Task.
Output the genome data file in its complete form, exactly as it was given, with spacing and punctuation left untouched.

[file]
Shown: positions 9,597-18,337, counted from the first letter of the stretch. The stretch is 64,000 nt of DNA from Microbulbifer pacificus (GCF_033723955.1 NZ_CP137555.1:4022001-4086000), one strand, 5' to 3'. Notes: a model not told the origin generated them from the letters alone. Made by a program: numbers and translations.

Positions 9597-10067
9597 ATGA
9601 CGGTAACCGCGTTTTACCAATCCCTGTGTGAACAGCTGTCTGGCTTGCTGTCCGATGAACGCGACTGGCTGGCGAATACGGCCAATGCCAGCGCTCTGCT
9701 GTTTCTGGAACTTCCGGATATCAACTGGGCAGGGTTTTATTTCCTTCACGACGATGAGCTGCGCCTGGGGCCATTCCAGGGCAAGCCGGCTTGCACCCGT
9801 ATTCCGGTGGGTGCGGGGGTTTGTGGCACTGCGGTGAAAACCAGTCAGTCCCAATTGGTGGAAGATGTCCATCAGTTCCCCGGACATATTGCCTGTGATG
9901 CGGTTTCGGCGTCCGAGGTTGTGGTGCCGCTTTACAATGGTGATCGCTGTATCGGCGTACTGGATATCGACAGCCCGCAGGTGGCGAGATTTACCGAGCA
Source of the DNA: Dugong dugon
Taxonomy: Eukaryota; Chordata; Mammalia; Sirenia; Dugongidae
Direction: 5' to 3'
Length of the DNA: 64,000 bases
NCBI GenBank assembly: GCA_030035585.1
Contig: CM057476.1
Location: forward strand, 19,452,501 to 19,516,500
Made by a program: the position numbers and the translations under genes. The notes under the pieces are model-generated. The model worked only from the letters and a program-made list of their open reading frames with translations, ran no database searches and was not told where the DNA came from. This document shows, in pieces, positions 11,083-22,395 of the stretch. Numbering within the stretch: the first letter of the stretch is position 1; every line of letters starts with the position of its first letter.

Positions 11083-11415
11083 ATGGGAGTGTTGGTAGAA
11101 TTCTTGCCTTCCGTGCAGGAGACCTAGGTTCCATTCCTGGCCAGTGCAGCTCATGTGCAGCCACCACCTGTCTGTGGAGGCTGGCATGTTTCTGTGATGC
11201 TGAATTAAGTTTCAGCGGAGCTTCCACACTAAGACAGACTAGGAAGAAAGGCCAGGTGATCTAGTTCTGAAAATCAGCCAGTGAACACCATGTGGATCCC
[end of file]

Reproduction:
Shown: positions 9,597-18,337, counted from the first letter of the stretch. The stretch is 64,000 nt of DNA from Microbulbifer pacificus (GCF_033723955.1 NZ_CP137555.1:4022001-4086000), one strand, 5' to 3'. Notes: a model not told the origin generated them from the letters alone. Made by a program: numbers and translations.

Positions 9597-10067
9597 ATGA
9601 CGGTAACCGCGTTTTACCAATCCCTGTGTGAACAGCTGTCTGGCTTGCTGTCCGATGAACGCGACTGGCTGGCGAATACGGCCAATGCCAGCGCTCTGCT
9701 GTTTCTGGAACTTCCGGATATCAACTGGGCAGGGTTTTATTTCCTTCACGACGATGAGCTGCGCCTGGGGCCATTCCAGGGCAAGCCGGCTTGCACCCGT
9801 ATTCCGGTGGGTGCGGGGGTTTGTGGCACTGCGGTGAAAACCAGTCAGTCCCAATTGGTGGAAGATGTCCATCAGTTCCCCGGACATATTGCCTGTGATG
9901 CGGTTTCGGCGTCCGAGGTTGTGGTGCCGCTTTACAATGGTGATCGCTGTATCGGCGTACTGGATATCGACAGCCCGCAGGTGGCGAGATTTACCGAGCA
Source of the DNA: Dugong dugon
Taxonomy: Eukaryota; Chordata; Mammalia; Sirenia; Dugongidae
Direction: 5' to 3'
Length of the DNA: 64,000 bases
NCBI GenBank assembly: GCA_030035585.1
Contig: CM057476.1
Location: forward strand, 19,452,501 to 19,516,500
Made by a program: the position numbers and the translations under genes. The notes under the pieces are model-generated. The model worked only from the letters and a program-made list of their open reading frames with translations, ran no database searches and was not told where the DNA came from. This document shows, in pieces, positions 11,083-22,395 of the stretch. Numbering within the stretch: the first letter of the stretch is position 1; every line of letters starts with the position of its first letter.

Positions 11083-11415
11083 ATGGGAGTGTTGGTAGAA
11101 TTCTTGCCTTCCGTGCAGGAGACCTAGGTTCCATTCCTGGCCAGTGCAGCTCATGTGCAGCCACCACCTGTCTGTGGAGGCTGGCATGTTTCTGTGATGC
11201 TGAATTAAGTTTCAGCGGAGCTTCCACACTAAGACAGACTAGGAAGAAAGGCCAGGTGATCTAGTTCTGAAAATCAGCCAGTGAACACCATGTGGATCCC